Lent 2013 – day 19

3 Mar

Psalm 139:13-16
For you created my inmost being; you knit me together in my mother’s womb. I praise you because I am fearfully and wonderfully made; your works are wonderful, I know that full well. My frame was not hidden from you when I was made in the secret place, when I was woven together in the depths of the earth. Your eyes saw my unformed body; all the days ordained for me were written in your book before one of them came to be.

The Voice translation puts verses 13 and 14 like this:
For You shaped me, inside and out. You knitted me together in my mother’s womb long before I took my first breath. I will offer You my grateful heart, for I am Your unique creation, filled with wonder and awe. You have approached even the smallest details with excellence; Your works are wonderful; I carry this knowledge deep within my soul.

Now, David may be talking about his own creation, but his words are universally true. Regardless of how you may believe it happens, whether God created everything in the beginning and then left the processes to work themselves out or is intimately involved in everything as it is created throughout time or some way in between, God made us all. Not only that, but God made us all after knowing that we would all exist. Whichever way you believe creation happened, God knew.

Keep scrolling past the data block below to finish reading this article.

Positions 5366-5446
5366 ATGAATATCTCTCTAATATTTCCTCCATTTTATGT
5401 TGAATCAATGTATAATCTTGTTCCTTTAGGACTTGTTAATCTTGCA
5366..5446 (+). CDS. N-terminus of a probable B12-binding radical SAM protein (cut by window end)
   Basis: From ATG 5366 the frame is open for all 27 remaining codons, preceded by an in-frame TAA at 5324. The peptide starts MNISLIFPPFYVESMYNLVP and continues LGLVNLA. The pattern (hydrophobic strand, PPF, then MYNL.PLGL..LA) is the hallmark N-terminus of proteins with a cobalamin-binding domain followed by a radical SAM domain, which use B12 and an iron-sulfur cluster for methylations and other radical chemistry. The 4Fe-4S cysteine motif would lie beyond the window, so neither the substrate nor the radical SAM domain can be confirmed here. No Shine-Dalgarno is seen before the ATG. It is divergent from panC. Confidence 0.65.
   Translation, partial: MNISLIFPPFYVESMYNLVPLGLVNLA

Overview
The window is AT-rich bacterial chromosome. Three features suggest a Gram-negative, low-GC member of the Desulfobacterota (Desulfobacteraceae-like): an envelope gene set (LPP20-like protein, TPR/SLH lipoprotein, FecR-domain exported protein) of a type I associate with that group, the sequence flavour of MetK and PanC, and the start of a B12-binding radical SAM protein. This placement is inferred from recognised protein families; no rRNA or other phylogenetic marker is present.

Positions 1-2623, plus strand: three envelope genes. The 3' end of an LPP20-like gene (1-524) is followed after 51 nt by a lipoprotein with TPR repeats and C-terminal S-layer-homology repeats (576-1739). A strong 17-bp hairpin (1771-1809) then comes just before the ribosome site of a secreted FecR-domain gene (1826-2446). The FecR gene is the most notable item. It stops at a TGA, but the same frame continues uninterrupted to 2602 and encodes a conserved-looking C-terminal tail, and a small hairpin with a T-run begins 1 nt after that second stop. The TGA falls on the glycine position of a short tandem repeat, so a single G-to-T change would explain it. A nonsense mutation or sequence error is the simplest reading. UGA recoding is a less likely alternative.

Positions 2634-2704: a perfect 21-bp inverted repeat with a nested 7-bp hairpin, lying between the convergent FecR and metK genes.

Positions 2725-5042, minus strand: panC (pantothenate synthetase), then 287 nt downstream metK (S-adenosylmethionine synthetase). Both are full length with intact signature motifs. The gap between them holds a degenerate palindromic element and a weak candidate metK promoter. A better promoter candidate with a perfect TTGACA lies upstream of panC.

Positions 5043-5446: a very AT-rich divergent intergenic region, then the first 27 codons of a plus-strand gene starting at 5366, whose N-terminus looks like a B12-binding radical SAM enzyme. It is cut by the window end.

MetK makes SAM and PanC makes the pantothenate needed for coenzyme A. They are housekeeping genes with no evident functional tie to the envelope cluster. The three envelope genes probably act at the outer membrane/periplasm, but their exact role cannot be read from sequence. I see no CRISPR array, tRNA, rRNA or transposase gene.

So, not only is God a master craftsman, but He is the ultimate planner. He hasn’t planned for every eventuality, He has planned for what IS going to happen.

Now, when humans make things they get praised for their skill and then paid not inconsiderable sums of money for their work. They are lauded for their efforts and put on pedestals. And this is David’s response to God’s creation. But how do we respond today? So often we abuse God’s creation. We kill unborn babies for reasons other than saving the life of the mother. We consider altering God’s design in the womb for aesthetic reasons. We cause harm to our bodies by not looking after it. We kill people. We let others waste away. In so many ways we reject the way our Creator has made the world. And yet if we were to do so to an artist we would be lambasted as barbarians, uncultured idiots and philistines. We would be made to repair or replace any damages to things not our own. We would be be told we were wrecking the culture of the world if we stopped artists from seeing their creations made. So why do we do all this to the most amazing artist, the most technically gifted craftsman and the most intelligent designer (apologies for the pun!) there is?

Search me, God, and know my heart;test me and know my anxious thoughts. See if there is any offensive way in me,and lead me in the way everlasting.


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Archbishop Cranmer

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